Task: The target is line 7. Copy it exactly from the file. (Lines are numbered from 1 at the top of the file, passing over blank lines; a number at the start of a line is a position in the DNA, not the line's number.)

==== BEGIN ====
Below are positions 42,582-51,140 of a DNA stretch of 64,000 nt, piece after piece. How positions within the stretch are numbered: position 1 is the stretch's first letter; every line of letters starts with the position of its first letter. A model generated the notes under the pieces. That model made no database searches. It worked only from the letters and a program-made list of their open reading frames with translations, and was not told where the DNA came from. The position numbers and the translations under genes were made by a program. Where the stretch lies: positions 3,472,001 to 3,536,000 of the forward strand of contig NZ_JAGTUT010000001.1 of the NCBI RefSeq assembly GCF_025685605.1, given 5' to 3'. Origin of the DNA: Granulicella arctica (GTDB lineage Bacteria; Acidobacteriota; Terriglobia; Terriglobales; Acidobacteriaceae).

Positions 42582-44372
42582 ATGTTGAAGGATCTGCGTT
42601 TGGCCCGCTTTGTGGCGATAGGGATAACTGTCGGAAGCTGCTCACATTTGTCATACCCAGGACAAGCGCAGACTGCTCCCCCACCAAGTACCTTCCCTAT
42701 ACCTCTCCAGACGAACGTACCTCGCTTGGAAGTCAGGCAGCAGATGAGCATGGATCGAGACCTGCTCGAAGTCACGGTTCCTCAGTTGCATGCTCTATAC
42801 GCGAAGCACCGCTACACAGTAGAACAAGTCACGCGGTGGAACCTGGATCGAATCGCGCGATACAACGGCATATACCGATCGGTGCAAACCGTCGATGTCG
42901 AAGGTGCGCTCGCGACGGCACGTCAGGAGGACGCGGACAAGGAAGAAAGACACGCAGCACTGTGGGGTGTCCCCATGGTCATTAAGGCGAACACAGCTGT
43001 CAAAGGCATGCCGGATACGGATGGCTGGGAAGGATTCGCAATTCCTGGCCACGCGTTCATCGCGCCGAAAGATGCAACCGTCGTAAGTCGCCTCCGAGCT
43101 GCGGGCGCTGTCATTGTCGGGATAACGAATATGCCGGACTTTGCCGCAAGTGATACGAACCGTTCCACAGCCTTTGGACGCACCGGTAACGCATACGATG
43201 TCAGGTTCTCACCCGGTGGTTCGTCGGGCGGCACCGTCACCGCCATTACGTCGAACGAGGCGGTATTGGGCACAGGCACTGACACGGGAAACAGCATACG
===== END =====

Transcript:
42901 AAGGTGCGCTCGCGACGGCACGTCAGGAGGACGCGGACAAGGAAGAAAGACACGCAGCACTGTGGGGTGTCCCCATGGTCATTAAGGCGAACACAGCTGT